The researchers will use a locust brain as a model to determine whether their method will allow them to control neurons.
The neurons in our brains are its basic computational units analogous to a computer transistor. They process information and send and receive messages to and from the rest of our bodies. Engineers at Washington University in St. Louis want to know if they can control certain neurons using nanotechnology to better understand behavior and disease.
Srikanth Singamaneni, professor of mechanical engineering & materials science, and Barani Raman, associate professor of biomedical engineering, both in the McKelvey School of Engineering, will combine their expertise in nanotechnology and neuroscience to develop an innovative toolkit that they anticipate will provide control of neural activity in the brain. They have received a four-year, $678,000 grant from the Air Force Office of Scientific Research to conduct the research.
Initial work was funded by a seed grant from the university's McDonnell Center for Systems Neuroscience in 2015 and from a Collaboration Initiation Grant from the McKelvey School of Engineering in 2016.
Using plasmonic nanostructures modified with specific biomolecules, frequent collaborators Singamaneni and Raman plan to harness the "photothermal effect," the conversion of light to heat, to control the neural activity in animal and insect models.
In essence, the team will create heating elements on the nanoscale to efficiently convert light at specific wavelengths into heat. This effect is both rapid and local ensuring minimal damage to the tissue in which the nanoheaters will be embedded. The team will target certain neurons using antibodies specific to the receptors on the surface of neurons. Such a technique is unique in the field.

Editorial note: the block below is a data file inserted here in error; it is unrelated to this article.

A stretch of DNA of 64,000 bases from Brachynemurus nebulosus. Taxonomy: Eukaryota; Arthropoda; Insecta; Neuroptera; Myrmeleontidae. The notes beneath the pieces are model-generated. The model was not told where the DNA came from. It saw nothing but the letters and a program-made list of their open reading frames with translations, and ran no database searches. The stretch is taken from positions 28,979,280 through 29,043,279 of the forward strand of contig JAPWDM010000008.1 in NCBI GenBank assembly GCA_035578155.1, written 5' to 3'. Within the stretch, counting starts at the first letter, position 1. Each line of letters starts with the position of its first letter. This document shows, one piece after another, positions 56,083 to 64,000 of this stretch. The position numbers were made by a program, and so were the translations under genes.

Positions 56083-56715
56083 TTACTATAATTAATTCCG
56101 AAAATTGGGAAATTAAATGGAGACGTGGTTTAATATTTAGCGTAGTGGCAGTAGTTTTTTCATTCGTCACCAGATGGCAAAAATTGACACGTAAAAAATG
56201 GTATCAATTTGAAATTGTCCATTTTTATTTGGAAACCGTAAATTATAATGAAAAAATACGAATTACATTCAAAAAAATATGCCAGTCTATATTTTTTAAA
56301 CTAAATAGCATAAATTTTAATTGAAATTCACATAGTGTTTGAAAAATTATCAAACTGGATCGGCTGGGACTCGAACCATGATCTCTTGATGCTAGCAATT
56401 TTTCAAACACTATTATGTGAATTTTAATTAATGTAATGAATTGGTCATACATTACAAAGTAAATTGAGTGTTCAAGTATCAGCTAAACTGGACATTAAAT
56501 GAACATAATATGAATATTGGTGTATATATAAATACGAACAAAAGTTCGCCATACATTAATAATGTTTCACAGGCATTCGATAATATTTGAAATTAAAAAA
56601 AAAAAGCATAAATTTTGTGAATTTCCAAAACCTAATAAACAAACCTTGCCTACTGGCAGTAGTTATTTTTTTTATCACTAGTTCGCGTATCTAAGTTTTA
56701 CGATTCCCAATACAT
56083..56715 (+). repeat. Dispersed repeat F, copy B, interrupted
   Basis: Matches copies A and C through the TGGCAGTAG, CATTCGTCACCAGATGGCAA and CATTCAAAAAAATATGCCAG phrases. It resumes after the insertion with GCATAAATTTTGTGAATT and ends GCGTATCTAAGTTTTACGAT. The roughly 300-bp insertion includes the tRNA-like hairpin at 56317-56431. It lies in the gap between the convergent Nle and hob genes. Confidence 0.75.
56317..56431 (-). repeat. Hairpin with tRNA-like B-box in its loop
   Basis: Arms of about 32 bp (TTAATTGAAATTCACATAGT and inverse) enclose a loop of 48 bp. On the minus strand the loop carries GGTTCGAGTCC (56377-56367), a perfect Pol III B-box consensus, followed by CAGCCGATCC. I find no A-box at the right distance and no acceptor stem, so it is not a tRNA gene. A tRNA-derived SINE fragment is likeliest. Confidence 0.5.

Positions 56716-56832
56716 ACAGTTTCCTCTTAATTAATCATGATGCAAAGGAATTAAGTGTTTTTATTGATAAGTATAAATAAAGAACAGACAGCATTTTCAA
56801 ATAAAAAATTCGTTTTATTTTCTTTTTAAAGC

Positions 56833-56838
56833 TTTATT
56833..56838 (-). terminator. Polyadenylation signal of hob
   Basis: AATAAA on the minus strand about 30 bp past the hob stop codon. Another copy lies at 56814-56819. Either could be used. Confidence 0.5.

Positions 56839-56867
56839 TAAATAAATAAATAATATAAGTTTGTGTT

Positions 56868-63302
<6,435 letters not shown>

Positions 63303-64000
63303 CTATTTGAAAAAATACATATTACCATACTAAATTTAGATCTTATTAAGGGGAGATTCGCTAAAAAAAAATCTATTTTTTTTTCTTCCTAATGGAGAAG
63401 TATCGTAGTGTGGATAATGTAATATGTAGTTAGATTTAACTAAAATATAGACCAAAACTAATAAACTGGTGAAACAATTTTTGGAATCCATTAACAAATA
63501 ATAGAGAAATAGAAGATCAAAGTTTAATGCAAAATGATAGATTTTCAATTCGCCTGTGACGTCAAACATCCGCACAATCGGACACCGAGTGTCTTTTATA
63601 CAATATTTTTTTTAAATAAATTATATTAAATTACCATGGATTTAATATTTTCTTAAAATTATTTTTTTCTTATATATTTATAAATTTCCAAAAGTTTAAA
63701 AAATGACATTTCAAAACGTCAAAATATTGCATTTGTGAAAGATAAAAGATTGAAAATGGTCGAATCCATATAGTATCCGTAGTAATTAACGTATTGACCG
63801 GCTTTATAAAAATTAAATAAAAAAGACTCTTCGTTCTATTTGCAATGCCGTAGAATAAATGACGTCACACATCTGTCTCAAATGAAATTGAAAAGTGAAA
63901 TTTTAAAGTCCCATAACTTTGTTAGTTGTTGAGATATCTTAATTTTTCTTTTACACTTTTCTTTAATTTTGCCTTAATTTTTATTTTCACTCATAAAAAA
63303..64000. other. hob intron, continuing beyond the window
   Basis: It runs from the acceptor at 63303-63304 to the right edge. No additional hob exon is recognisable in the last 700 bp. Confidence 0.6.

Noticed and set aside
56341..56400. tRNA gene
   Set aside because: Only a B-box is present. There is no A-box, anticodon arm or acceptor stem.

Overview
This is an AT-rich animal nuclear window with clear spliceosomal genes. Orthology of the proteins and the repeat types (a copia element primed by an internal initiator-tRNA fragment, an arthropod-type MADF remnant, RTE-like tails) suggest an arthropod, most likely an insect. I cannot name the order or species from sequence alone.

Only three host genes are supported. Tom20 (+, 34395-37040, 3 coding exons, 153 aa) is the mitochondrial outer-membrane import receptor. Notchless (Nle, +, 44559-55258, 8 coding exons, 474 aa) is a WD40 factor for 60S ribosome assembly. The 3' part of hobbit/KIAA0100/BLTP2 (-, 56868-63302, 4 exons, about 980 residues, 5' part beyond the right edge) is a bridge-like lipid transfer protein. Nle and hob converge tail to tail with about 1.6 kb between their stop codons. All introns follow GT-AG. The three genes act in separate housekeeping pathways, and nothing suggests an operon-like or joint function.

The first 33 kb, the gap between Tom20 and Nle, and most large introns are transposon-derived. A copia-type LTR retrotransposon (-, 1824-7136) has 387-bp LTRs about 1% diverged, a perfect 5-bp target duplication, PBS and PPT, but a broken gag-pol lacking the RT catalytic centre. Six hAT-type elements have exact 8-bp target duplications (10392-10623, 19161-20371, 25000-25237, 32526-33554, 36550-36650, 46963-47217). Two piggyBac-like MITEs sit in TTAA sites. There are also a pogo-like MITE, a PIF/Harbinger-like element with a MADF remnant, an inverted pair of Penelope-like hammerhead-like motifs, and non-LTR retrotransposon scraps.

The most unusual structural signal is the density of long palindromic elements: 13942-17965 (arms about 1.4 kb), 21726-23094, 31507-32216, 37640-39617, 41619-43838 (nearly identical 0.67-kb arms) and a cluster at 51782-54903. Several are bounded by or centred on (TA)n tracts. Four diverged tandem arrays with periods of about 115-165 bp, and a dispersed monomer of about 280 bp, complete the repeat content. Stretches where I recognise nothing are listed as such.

"We use gold nanostructures because we can tune the plasmon resonance to the visible and near-infrared parts of the electromagnetic spectrum," said Singamaneni, a materials scientist. "When you shine these particular wavelengths of light, the nanostructures adsorb and convert that light into heat. Because the nanostructures are specifically targeted to certain cells, or neurons, the heat will be localized to these neurons."
"Antibodies have been used in gold nanoparticles to capture the protein biomarkers and to detect those proteins in biological fluids," Singamaneni said. "We are going to use the same kind of conjugation chemistries to attach these antibodies to the nanoparticles, but in this case, the nanoparticles themselves are going to latch on to specific neurons."
In addition to nanoparticles in solution, the team will use the plasmonic patch — a highly flexible polymer film studded with plasmonic nanoparticles — which serves as a transparent blanket to conformally cover the neurons cultured on solid substrates and in a locust brain to control their locomotion and behavior.
Raman, a biomedical engineer, said using a simple model such as the locust brain is a good starting place to fine-tune such a technology before progressing onto more complex animal models.
"FDA-approved treatments for Parkinson's disease, such as deep-brain stimulation, are still very coarse," Raman said. "There is a great need for approaches that can be refined to target certain subpopulations or a certain area of the brain."
Singamaneni and Raman have collaborated on multiple projects leading up to this research, including a study integrating optical and electrical sensing modalities and another studying the olfactory system of locusts, both funded by the Office of Naval Research.
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